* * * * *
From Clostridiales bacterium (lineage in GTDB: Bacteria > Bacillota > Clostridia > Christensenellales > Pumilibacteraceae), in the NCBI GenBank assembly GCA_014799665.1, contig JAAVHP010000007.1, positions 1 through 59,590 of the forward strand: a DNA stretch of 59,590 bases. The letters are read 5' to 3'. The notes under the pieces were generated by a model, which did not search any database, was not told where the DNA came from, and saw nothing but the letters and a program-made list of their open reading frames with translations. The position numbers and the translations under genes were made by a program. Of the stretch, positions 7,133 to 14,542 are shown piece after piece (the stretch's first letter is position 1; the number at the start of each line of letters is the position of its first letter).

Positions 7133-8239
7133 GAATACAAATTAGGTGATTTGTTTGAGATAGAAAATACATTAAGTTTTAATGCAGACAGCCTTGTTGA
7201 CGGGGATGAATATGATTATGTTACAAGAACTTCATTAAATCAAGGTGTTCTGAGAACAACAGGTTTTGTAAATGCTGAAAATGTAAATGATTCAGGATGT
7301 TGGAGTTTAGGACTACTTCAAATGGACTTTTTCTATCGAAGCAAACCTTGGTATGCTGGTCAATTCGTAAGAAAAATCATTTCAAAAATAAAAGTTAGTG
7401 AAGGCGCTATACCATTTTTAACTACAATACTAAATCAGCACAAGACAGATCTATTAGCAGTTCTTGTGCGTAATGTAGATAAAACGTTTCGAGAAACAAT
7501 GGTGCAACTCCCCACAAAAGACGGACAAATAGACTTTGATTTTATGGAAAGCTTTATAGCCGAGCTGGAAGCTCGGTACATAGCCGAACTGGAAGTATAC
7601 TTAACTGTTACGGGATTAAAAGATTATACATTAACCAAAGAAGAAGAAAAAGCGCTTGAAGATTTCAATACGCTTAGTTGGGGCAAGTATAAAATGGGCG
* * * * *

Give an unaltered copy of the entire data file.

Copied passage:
From Clostridiales bacterium (lineage in GTDB: Bacteria > Bacillota > Clostridia > Christensenellales > Pumilibacteraceae), in the NCBI GenBank assembly GCA_014799665.1, contig JAAVHP010000007.1, positions 1 through 59,590 of the forward strand: a DNA stretch of 59,590 bases. The letters are read 5' to 3'. The notes under the pieces were generated by a model, which did not search any database, was not told where the DNA came from, and saw nothing but the letters and a program-made list of their open reading frames with translations. The position numbers and the translations under genes were made by a program. Of the stretch, positions 7,133 to 14,542 are shown piece after piece (the stretch's first letter is position 1; the number at the start of each line of letters is the position of its first letter).

Positions 7133-8239
7133 GAATACAAATTAGGTGATTTGTTTGAGATAGAAAATACATTAAGTTTTAATGCAGACAGCCTTGTTGA
7201 CGGGGATGAATATGATTATGTTACAAGAACTTCATTAAATCAAGGTGTTCTGAGAACAACAGGTTTTGTAAATGCTGAAAATGTAAATGATTCAGGATGT
7301 TGGAGTTTAGGACTACTTCAAATGGACTTTTTCTATCGAAGCAAACCTTGGTATGCTGGTCAATTCGTAAGAAAAATCATTTCAAAAATAAAAGTTAGTG
7401 AAGGCGCTATACCATTTTTAACTACAATACTAAATCAGCACAAGACAGATCTATTAGCAGTTCTTGTGCGTAATGTAGATAAAACGTTTCGAGAAACAAT
7501 GGTGCAACTCCCCACAAAAGACGGACAAATAGACTTTGATTTTATGGAAAGCTTTATAGCCGAGCTGGAAGCTCGGTACATAGCCGAACTGGAAGTATAC
7601 TTAACTGTTACGGGATTAAAAGATTATACATTAACCAAAGAAGAAGAAAAAGCGCTTGAAGATTTCAATACGCTTAGTTGGGGCAAGTATAAAATGGGCG